1992-03-01

    The results of an evaluation of different mixed surfactant and alkaline-enhanced surfactant systems for enhanced oil recovery are described. Several mixed surfactant systems have been studies to evaluate their oil recovery potential as well as improved adaptability to different ranges of salinity, divalent ion concentrations, and temperature. Several combinations of screening methods were used to help identify potential chemical formulations and determine conditions where particular chemical systems can be applied. The effects of different parameters on the behavior of the overall surfactant system were also studied. Several commercially available surfactants were tested as primary components in the mixtures used in the study. These surfactants were formulated with different secondary as well as tertiary components, including ethoxylated and non-ethoxylated sulfonates and sulfates. Improved salinity and hardness tolerance was achieved for some of these chemical systems. The salinity tolerance of these systems were found to be dependent on the molecular weight, surfactant type, and concentration of the surfactant components.

  16. Evaluation of microwave digestion systems for mercury recovery in an oil matrix

    SciTech Connect

    Whitaker, M.J.; Clymire, J.W.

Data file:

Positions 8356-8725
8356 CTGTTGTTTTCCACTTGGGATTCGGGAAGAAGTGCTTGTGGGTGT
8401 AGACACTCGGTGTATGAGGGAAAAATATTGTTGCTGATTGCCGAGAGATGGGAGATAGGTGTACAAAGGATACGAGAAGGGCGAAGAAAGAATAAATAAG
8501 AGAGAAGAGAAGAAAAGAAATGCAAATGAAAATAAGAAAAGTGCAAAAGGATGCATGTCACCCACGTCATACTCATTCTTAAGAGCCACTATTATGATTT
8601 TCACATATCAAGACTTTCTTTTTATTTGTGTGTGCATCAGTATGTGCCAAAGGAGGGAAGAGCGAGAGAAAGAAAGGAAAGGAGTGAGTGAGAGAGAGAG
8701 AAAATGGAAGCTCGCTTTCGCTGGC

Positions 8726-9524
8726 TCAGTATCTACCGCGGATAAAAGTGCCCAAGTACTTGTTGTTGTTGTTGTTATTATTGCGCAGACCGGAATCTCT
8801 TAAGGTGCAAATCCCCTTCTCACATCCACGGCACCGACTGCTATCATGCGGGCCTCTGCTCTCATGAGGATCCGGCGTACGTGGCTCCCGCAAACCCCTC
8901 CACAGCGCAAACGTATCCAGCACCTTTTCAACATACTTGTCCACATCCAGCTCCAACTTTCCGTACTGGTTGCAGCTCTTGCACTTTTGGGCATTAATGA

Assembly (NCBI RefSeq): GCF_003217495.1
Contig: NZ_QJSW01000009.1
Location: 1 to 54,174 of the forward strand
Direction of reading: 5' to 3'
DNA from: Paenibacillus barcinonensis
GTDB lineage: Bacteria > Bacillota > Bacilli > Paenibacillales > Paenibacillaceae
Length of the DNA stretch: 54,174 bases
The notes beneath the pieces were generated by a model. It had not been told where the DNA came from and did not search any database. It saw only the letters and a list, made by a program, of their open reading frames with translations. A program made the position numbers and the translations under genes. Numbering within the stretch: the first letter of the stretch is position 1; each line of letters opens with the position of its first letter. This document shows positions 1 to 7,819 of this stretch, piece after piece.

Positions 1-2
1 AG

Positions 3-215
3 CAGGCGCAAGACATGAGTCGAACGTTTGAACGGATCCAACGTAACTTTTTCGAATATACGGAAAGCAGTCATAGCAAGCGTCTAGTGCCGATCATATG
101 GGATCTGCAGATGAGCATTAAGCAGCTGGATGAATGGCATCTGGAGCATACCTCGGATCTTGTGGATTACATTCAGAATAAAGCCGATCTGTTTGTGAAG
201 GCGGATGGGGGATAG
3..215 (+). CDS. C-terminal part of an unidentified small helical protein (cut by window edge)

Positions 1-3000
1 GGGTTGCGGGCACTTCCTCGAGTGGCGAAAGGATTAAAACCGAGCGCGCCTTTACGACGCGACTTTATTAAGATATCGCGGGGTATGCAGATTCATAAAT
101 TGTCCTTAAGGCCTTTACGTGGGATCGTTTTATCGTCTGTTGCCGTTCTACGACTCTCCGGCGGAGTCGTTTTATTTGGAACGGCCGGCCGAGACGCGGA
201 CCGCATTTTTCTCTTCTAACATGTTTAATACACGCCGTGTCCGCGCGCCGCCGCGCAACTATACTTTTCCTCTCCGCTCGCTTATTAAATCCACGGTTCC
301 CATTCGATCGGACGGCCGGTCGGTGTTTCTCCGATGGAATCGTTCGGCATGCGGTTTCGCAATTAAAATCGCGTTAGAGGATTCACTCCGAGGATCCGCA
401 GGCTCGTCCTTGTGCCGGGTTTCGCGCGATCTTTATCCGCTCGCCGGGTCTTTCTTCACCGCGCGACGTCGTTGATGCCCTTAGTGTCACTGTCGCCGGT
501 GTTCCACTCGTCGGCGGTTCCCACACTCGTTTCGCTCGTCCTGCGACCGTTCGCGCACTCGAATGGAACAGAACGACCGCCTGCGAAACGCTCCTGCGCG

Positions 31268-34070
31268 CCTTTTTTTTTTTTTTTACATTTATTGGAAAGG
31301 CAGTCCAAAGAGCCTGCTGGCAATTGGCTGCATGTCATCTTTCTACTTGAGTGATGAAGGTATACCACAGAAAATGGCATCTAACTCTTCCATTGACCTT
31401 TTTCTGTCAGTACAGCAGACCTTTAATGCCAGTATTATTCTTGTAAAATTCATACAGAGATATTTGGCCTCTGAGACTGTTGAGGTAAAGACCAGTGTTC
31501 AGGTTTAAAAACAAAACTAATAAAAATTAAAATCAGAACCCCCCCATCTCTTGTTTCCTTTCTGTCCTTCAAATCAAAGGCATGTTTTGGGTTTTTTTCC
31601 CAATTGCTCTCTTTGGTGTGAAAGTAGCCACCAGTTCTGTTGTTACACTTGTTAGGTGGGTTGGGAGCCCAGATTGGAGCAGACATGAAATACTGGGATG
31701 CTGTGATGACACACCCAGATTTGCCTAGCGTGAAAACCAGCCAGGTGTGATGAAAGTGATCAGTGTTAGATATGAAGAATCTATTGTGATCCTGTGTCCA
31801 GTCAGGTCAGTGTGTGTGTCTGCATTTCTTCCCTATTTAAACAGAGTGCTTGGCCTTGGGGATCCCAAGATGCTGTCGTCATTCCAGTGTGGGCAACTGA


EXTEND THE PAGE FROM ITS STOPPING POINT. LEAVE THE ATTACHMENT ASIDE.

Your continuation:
1997-09-01

    The scope of this document is to characterize three microwave systems developed by CEM Corporation. The purpose of this investigative work was to evaluate the performance of each system for dissolution qualities and the recovery of mercury in an oil based matrix. The microwave systems evaluated were the heavy duty vessel system (HDV), the advanced composite system (ACV), and the open vessel system (OVS). All three systems have automated features, but all systems are limited by one factor or another. EPA method 3051 was the procedure used for sample preparation for this project. This particular microwave digestion method can also be used for other metal analytes of interest. Of the three different systems, only the HDV (now UDV) demonstrated complete digestion of the oil based matrix in a one step process and acceptable mercury recoveries.

  17. Sacrificial adsorbate for surfactants utilized in chemical floods of enhanced oil recovery operations

    DOEpatents

    Johnson, J.S. Jr.; Westmoreland, C.G.

    1980-08-20

    The present invention is directed to a sacrificial or competitive adsorbate for surfactants contained in chemical flooding emulsions for enhanced oil recovery operations. The adsorbate to be utilized in the method of the present invention is a caustic effluent from the bleach stage or the weak black liquor from the digesters and pulp washers of the kraft pulping process. This effluent or weak black liquor is injected into an oil-bearing subterranean earth formation prior to or concurrent with the chemical flood emulsion and is adsorbed on the active mineral surfaces of the formation matrix so as to effectively reduce adsorption of surfactant in the chemical flood. Alternatively, the effluent or liquor can be injected into the subterranean earth formation subsequent to a chemical flood to displace the surfactant from the mineral surfaces for the recovery thereof.